5.- Not having unit tests
This is usually an exclusively developer’s task. But without it, bugs become an infestation.
Unit tests are the first protection barrier against potential bugs. They are the essence of the test driven development, if we were wanting to follow that process. They make more agile the job allowing to change parts of the code and check potential failures quickly. Also they are examples for the new developers starting in the project.
Some ideas against unit tests say that a good design or a good planning prevents much more future problems than the ones detected by this type of tests. Software design and planning can be fantastic, but you cannot assure the code is working fine without these tests and you’ll be relying on higher level tests.
6.- Not having integration tests
Integration tests are the ones which can really check if the system is working correctly. They join parts of the system verifying how they behave together. They are the basis of behaviour driven development together with functional tests. Unit tests doesn’t cover elements so important as database accesses or network requests, they are just not enough to check if the behaviour is the expected.
Thanks to this type of tests we can find bugs directly in the pull requests without the need of running regression test plans related with that part of the product. Having this kind of tests makes trustable some components, allowing us to know if they’ll behave as we expect when interacting with other parts of the system. This way they make the system reliable and protect development teams against unpleasant surprises from other components which will interact with their code.
When using a language like gherkin to write this type of tests we can get also extra documentation about how the system under test works. Enabling us to know quickly what is covered by tests and what isn’t.
7.- Not having functional tests
Having them is going a step further of integration tests. They check the system like a user would do. Here is included specially graphic interface automation. This kind of tests have important tradeoffs, they are very time consuming, requiring much maintenance and hardware resources, being slow to run. A team shouldn’t use these tests excessively as they can find bugs hard to debug. It is better to have more unit and integration tests.
Nevertheless, the benefits are similar to the other types of tests. They protect against failing graphical interfaces and reduce significantly the manual regression testing time. They are specially useful when being set up to run across all environments where the app is distributed or where it runs. For example the different browsers when testing a system with a web UI.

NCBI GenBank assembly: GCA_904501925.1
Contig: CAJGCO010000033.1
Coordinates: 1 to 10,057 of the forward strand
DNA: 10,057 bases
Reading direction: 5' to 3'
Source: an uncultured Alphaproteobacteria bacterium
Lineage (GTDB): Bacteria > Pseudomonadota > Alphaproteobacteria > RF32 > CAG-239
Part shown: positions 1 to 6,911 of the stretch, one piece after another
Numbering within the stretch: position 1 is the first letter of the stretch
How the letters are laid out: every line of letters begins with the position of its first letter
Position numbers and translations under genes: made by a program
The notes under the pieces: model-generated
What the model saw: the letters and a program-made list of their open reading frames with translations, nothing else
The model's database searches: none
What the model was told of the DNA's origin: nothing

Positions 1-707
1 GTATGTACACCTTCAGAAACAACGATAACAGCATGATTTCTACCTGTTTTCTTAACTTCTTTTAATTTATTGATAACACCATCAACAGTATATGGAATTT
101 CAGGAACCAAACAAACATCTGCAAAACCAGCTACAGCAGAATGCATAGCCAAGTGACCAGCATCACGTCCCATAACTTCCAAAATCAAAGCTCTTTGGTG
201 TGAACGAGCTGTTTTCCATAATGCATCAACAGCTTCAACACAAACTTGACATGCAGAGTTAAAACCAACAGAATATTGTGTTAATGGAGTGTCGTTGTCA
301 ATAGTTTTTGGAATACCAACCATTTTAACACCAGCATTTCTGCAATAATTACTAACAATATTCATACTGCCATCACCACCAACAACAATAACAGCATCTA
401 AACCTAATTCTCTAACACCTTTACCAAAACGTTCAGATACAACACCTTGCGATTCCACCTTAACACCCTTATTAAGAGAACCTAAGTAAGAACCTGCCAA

8.- Not having QA managers
The QA manager or as Google names it, the testing engineering manager, is someone who understands the product deeply. Knowing its biggest risks, its weaknesses and improvement opportunities. The person on this role is the one who knows better where to focus the testing efforts, where to use manual testing and where to add automated tests.
The most common reason to obviate this role is the use of agileor post-agile methodologies. assuming that to achieve high quality is a responsibility of the entire team. Still, someone has to make decision and in this situation they are made by development leaders.
Removing QA managers remembering on waterfall methodology is a mistake. It should be a different role, someone which has a bird sight over the product, being the leader of a virtual QA department to improve the product as a whole.
In agile environments it is needed to be flexible, being ready for change and being able to introduce enhancements in the processes. It is precisely where this role shines. Freeing developers of making decisions related with testing (not unit testing) and interacting with them to take the proper decisions.
Someone has to choose what tools would be used to automate tests, how to prepare test environments, tracking bugs and so on. If every part of a system uses different tools it would be harder to make engineers work in another part. Also having a specific set of tools focus the training efforts.
Without a QA manager, nobody would have enough power to refute development leaders from the point of view of quality. Quality engineers would be left at the mercy of developers, focusing on immediate problems instead of bigger risks. Creating the situation of developers with security harness which I mentioned at the beginning of this post.
It is said that Leonardo Da Vinci in his deathbed said: “I have offended God and mankind because my work didn’t reach the quality it should have”. You can avoid feeling this way.